Luxury items

Our obsession with 'standards' and 'safety' is all part of a sinister global conspiracy to bankrupt property developers

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19 thoughts on “Luxury items

  1. Mr Kyknoord kindly advise whether your firm were the civil engineers involved in the construction of the building in which I work – it would appear that you were successful in your efforts to save money for the client! Or are those leaks, loo back-ups and cracks just part of the charm?

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  2. But you can bet the CEO won’t be cutting back on his bonus or office furnishings.

    Perhaps a nice angle in the stairwell as a surprise?

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  3. charmskool: Nah, those are all architectural features. You pay extra for them.
    thrills: He’ll have to, if we leave out the sewer pipes.
    stef: That has the hallmark of wisdom about it.
    betenoir: Just think how much we’d save if we dispense with the structure altogether. Now that’s some real out-of-the-box blue-sky thinking.
    dolce: Maybe a fireman’s pole in lieu of stairs?

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  4. Heating and Air Conditioning is also unnecessary. In the Winter, the warm feeling you get from a job well-done should be enough to keep you warm.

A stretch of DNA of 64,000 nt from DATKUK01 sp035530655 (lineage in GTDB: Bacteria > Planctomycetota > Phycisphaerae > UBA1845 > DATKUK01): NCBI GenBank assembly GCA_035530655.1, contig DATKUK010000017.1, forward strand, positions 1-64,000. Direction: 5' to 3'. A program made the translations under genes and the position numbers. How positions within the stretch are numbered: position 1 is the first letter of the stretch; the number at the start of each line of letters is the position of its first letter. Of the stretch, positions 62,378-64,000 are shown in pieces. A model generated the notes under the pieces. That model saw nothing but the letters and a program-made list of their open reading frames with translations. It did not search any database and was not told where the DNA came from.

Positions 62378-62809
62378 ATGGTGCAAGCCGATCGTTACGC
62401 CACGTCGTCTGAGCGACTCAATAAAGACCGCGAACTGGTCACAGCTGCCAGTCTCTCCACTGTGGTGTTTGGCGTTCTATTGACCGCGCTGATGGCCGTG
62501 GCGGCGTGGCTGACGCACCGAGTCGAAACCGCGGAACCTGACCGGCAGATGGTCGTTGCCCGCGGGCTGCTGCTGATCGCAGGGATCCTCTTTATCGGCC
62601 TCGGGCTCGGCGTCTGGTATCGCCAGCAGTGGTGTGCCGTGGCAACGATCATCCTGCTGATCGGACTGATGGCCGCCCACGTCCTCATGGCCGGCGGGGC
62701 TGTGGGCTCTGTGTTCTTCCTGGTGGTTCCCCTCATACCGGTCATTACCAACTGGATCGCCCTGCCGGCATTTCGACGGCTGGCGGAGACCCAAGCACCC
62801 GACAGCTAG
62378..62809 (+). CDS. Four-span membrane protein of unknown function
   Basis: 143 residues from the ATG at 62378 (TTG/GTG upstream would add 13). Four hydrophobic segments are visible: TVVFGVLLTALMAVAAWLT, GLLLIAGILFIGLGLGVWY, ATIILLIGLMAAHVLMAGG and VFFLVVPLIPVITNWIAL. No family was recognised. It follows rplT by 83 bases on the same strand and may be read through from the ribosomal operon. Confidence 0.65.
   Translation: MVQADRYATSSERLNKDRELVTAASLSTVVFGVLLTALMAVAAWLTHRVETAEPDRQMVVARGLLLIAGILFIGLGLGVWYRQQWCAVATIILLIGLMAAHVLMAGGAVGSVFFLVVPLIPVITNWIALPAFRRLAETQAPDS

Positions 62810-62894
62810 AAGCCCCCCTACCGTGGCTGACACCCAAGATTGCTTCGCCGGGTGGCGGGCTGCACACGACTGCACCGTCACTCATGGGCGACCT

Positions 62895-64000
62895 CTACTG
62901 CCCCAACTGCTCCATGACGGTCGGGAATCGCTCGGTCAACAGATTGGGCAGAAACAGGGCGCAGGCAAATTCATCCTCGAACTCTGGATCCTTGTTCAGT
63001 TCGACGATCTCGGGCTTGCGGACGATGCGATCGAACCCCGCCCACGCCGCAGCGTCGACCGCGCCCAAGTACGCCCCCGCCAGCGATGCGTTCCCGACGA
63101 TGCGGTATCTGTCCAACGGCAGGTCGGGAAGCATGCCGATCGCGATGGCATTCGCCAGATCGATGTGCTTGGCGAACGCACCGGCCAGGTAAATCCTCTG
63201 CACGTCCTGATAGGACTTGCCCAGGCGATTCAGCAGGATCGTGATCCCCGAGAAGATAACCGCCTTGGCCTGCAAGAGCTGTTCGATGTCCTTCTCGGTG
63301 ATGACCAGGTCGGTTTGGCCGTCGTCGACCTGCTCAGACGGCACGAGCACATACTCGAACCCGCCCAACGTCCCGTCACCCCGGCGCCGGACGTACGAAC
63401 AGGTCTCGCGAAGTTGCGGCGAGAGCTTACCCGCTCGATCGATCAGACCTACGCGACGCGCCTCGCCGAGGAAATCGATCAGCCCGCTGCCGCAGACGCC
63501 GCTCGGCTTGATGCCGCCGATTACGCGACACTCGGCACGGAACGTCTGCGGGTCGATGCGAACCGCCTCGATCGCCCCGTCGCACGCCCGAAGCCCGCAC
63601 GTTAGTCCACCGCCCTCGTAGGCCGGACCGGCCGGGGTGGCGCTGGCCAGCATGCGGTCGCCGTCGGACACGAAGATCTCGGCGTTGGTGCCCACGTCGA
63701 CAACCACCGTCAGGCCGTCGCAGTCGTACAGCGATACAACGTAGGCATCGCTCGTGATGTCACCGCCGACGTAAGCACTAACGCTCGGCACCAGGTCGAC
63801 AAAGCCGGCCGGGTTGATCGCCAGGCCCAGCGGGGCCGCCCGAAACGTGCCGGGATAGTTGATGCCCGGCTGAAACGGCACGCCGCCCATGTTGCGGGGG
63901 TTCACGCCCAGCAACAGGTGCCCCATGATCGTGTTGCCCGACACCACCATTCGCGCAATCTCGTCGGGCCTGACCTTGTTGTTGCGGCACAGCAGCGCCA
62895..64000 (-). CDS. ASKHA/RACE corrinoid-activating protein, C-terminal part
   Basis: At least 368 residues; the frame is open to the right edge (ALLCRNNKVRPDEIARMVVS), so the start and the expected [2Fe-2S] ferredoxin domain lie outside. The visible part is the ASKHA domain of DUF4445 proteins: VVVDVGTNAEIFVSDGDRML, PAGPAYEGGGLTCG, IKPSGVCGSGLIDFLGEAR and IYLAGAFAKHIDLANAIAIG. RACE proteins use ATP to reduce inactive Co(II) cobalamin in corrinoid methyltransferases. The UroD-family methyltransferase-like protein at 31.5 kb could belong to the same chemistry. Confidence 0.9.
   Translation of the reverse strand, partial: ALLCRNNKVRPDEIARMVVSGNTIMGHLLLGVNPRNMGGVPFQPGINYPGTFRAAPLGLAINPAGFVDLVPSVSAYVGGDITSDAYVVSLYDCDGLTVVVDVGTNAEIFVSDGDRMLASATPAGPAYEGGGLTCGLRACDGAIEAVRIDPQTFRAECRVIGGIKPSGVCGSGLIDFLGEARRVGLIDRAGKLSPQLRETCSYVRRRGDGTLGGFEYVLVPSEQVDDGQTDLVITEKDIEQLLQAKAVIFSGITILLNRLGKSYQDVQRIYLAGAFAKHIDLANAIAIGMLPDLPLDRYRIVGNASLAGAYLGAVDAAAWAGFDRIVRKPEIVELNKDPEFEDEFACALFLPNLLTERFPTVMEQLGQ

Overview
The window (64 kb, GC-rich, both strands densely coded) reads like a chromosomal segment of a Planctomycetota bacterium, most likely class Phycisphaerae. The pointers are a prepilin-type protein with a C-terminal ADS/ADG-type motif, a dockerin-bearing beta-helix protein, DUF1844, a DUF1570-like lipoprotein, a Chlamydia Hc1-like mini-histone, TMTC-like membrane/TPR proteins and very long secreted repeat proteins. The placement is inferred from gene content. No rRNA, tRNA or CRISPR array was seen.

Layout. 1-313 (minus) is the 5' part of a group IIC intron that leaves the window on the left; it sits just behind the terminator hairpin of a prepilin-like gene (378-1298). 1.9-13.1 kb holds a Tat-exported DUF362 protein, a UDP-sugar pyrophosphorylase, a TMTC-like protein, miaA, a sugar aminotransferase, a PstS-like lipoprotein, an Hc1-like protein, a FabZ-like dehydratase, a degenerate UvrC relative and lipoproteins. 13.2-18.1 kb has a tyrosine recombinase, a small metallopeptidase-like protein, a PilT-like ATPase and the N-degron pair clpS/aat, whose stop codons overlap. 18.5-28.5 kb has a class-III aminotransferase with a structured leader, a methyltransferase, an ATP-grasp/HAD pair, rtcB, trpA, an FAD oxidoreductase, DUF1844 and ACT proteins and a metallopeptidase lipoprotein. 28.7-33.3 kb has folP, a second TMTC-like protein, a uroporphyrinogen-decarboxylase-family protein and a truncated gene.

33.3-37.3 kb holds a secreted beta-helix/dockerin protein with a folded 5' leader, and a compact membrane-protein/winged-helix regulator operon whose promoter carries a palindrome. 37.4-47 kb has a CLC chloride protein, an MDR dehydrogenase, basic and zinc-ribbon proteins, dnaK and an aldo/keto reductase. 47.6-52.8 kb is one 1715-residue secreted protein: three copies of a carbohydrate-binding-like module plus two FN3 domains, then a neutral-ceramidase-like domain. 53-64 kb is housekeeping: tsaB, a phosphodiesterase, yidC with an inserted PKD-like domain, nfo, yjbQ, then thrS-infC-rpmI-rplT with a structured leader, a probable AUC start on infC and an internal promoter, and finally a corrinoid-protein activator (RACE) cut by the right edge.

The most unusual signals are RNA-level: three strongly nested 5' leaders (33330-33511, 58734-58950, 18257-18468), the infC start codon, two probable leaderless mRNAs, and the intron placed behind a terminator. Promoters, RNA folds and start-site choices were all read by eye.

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  5. uncle keith: and in summer, we won’t need aircon as long as we manage to save a cool million.
    parenthesis: What? No snort?
    daisy: We’re going to revive the ancient art of building drystone walls
    ol’ hoss: It’s still there. Allegedly.
    gnukid: I’ll put together a proposal immediately.
    ctyri: Brilliant. I think you have single-handedly saved the economy.

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  6. Just get rid of any inside structure. Make it a giant empty space, where people can use their own creativity to make their personal space. I call ground floor!

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  7. I have found, after 18 months of being beaten up by the client, there is really only one standard that the latest time/money saving scheme needs to pass – “Will it blow up?”. And the addendum is “Do I have enough pipes on site to bypass it?”.

    But then us chem eng’s have it easier than you civils blokes, generally our mistakes tend to hide themselves. In a hole in the ground in some cases…

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  8. nursemyra: True. If the building catches fire, the client can just upend the coffee urn.
    robin: I call basement!
    schrödinger’s cat: Our mistakes tend to be more subtle, like not getting the client to sign off on the design scope at the project outset.

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  9. Pingback: Tempus edax rerum « the other side of the mountain

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